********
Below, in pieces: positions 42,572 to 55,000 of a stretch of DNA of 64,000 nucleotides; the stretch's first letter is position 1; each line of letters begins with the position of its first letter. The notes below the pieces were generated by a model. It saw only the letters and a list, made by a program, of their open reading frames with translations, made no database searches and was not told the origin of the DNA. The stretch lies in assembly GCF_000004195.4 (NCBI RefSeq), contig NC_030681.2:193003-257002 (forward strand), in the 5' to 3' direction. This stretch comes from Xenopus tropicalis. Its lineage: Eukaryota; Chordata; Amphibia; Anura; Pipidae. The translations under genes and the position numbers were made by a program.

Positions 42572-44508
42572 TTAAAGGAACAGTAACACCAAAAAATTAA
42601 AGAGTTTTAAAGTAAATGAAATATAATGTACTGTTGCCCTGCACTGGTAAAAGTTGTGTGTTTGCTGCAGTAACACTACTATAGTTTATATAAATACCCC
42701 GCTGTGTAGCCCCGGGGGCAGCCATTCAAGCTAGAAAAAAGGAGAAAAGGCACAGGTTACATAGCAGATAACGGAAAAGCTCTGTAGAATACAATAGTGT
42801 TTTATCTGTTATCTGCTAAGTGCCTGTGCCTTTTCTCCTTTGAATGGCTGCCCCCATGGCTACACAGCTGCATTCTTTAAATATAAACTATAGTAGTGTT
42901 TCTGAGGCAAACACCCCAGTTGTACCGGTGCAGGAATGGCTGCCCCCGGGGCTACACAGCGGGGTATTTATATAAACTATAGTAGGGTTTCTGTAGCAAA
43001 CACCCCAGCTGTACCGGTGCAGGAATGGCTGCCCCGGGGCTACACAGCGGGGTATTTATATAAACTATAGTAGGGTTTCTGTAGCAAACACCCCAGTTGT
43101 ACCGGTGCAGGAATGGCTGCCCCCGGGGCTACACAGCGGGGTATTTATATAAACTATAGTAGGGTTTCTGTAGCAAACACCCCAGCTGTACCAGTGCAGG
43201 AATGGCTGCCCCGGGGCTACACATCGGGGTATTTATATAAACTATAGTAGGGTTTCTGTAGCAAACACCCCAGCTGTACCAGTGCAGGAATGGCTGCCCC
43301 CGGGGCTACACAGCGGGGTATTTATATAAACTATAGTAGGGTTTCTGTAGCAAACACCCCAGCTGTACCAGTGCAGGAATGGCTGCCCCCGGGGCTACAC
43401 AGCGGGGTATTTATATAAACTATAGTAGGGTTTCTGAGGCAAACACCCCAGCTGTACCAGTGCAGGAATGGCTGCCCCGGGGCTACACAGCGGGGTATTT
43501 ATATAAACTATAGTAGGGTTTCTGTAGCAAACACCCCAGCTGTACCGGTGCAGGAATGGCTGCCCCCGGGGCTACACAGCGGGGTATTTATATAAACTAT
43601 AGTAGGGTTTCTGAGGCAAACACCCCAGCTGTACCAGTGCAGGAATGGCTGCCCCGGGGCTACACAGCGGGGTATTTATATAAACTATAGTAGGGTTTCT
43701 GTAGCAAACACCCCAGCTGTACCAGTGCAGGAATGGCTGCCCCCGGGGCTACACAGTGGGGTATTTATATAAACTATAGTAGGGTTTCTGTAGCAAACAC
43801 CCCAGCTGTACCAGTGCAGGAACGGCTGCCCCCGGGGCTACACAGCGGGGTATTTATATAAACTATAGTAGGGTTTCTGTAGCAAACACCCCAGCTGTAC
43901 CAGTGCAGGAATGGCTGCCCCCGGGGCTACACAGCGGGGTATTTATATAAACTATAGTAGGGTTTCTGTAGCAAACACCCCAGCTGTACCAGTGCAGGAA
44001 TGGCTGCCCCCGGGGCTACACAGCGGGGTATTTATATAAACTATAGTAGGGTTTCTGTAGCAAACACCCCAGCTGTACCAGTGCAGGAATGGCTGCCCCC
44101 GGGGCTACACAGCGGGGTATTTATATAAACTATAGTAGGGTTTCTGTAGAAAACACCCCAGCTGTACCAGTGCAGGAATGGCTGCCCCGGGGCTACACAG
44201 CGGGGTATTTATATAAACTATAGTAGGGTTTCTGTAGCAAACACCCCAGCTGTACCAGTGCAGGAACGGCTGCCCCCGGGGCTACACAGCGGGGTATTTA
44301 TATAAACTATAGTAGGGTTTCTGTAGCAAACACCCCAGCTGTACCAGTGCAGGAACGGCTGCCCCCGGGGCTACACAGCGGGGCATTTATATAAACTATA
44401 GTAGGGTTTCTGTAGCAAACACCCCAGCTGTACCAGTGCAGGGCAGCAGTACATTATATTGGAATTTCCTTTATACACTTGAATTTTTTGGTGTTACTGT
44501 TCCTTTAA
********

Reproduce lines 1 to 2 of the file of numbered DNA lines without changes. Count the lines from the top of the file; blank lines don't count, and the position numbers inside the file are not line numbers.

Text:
Below, in pieces: positions 42,572 to 55,000 of a stretch of DNA of 64,000 nucleotides; the stretch's first letter is position 1; each line of letters begins with the position of its first letter. The notes below the pieces were generated by a model. It saw only the letters and a list, made by a program, of their open reading frames with translations, made no database searches and was not told the origin of the DNA. The stretch lies in assembly GCF_000004195.4 (NCBI RefSeq), contig NC_030681.2:193003-257002 (forward strand), in the 5' to 3' direction. This stretch comes from Xenopus tropicalis. Its lineage: Eukaryota; Chordata; Amphibia; Anura; Pipidae. The translations under genes and the position numbers were made by a program.

Positions 42572-44508